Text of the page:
Let’s back up a bit. I had my right ovary removed when I was in high school because of a tumor. At the time, the doctor assured my mom that it wouldn’t affect my fertility at all. So I never thought about it again…well, not for 13 years anyway.
So 6 months into “not trying” I went to my annual checkup. Annnnd, I fibbed to my doctor! I told her we had been trying for almost a year. Hey, I just rounded up a little! She sent me to have an HSG test. Probably just scar tissue from the old surgery, she said.
If you’ve ever had an HSG, it sucks, it’s awkward, and you stare at the ceiling and try to pretend you’re somewhere else. And then, if you’re me, the nurse says something comforting like, “That’s strange.” And then you cry in the parking lot, and go back to work and stare blankly at your computer for the next 3 hours.
So my doctor sent me to a fertility specialist. That’s how you know that “not trying” is NOT going well. And to think, my grandmother told me not to hold hands with boys because I might get pregnant (gotta love Asian grandmas). Think of all the hand holding I missed out on!
The new doctor said, it’s probably just scar tissue blockage. We’ll just clear it out. Two weeks later, I woke up from my laparoscopy. My husband didn’t have to say it. I knew when I saw his face.
IVF. Despite what your insurance says, it’s not an elective. No one chooses IVF. But it was the only option. Why? Because I have a unicornuate uterus. WTF is that, you ask? It’s when you only have one half of your uterus. A random, super rare birth defect. Which wouldn’t even be a huge issue, except it was on the right. Where I don’t have an ovary anymore. Not connected to my left ovary in any way. Everything was functioning normally…but they might as well have been on different planets. They were never (ever, ever) getting together. And there were pregnancy risks. Possible breech presentation. Possible premature birth. Possible miscarriage. Wait, aren’t these things possible anyway?
So, we went for it. We went from “we don’t have to TRY” to “we need to do this NOW”. We spent the money (with some help from hopeful grandparents-to-be). I did the many, many, many injections. And in the words of Lucille Bluth, our future babies were “made in a cup, like soup”. The day before the embryo transfer, we watched Babies to get psyched for what we hoped was our impending pregnancy. I might get pregnant, I thought. Like, tomorrow. And I did.
We’re so, so lucky to have our son. He stayed in the right position for my entire pregnancy. He was born 2 days past my due date, even though the doctors warned that he would probably be early. And he was over 8 pounds, so he did just fine with the limited space he had. I know it may not be that easy next time, but I hope it will be. Because I’m a glass-half-full person. A stubbornly optimistic person.
It’s why I don’t look back on that time with anxiety.
It’s why I’ll be excited to do it again.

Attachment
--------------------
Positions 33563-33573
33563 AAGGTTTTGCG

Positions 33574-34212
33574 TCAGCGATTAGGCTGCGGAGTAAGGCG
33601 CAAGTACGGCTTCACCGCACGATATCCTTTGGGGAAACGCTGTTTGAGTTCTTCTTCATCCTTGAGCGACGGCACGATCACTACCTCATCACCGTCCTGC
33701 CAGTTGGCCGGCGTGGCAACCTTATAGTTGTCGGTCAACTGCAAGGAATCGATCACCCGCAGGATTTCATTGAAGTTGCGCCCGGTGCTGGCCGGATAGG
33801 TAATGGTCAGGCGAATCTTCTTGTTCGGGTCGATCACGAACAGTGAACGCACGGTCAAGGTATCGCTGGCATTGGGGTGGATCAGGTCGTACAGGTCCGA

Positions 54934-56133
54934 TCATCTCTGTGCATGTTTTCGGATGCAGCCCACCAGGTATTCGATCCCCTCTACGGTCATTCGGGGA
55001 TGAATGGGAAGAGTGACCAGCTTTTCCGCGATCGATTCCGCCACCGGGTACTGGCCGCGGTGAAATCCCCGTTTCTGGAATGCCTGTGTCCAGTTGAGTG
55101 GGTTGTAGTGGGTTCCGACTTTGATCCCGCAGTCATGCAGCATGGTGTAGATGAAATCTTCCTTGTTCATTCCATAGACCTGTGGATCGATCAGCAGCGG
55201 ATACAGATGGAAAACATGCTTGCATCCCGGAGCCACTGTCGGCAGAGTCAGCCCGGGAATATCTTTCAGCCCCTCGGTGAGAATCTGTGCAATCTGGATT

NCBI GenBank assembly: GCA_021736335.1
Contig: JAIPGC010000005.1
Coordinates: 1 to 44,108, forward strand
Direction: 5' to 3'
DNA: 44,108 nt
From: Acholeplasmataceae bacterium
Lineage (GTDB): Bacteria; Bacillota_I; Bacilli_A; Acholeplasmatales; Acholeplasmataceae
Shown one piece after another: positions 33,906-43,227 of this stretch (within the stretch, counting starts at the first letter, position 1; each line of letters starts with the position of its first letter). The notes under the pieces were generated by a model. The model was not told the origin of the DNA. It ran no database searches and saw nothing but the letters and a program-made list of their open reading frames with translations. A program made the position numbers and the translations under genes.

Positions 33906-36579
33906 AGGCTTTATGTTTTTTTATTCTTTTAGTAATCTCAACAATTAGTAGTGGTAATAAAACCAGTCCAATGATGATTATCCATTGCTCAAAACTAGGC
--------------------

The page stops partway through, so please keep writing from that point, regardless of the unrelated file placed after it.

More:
It’s what gets me through the daily hot messes of motherhood.
It’s what made me the natural-birthing, cloth-diapering nutcase that I am.
It’s why I wanted a natural birth, and why I was so stubborn about nursing.
Every pregnancy I’ll have (and there will be more) will be planned. Monitored. Managed. I want to do the rest of it my way.
On paper, I may sound like a magical mama unicorn. But in real life? I’m just a regular unicorn. Regular farts and all.
Breastfeeding is how I discovered the power of embarrassing your male coworkers. I had two different run-ins with male colleagues asking where I was going (the women’s changing/pumping room was a short walk from my desk, and I carried that hideous Medela backpack). The first time it happened–“Where are you going? You know we have a meeting at 10:30, right?” I stuttered, beet-faced, that I was going to the bathroom, to uh, well… It took the poor guy a few beats before his face matched mine and he practically ran away from me. It’s like telling your male geometry teacher you’re on your period. They will never bother you again!
Overall, I had a great experience with breastfeeding. I lost the baby weight quickly. My milk supply was fine–I wasn’t filling gallon jugs, but I always had extra stored. Night feedings were sweet and cozy, and we even went through a cosleeping phase. I worked in an office so pumping was easy & (mostly!) uneventful. We nursed until he self-weaned at 1 year–when he laughed and poked my boob instead of trying to nurse, I knew we were done.
It’s easy to assume that it’s all going smoothly for someone else, isn’t it? It sounds perfect, right? Well, I can tell you that it hurt in the beginning just like it does for every other mom. I got teary and frustrated when he only went 30-45 minutes between feeds. When I had to start pumping when he was in NICU, I spilled 4 oz of milk and started sobbing and blubbering “I can’t do this. I can’t do this!” Even when he did sleep through the night at 6 weeks, I was up and pumping at 3 to build up a stockpile (and keep my pajamas dry).
Then mastitis happened. Somehow my over-informed self took a breastfeeding class and read the BEST breastfeeding book and still managed to ignore any mention of mastitis. So it figures that it would happen to me. Basically it’s a plugged duct that turns into an abscess (yep, gross) if it gets infected. It had to be opened and drained. Three times. Two of those times with only a “numbing wipe” for the pain–which was completely ineffective. They probably put me under the third time because of all the screaming.
So perfect, right? Yeah, super perfect. Nursing and pumping around an open wound is certainly an ideal we should all strive for.
I suppose I could have given up then. But I’m stubborn, remember? I decided that if my grandmother could birth and nurse 12 kids in the absolute middle of nowhere with only a village midwife for support, then I could f%$king DO THIS. The birthing and nursing, that is. Probably not the 12 kids part.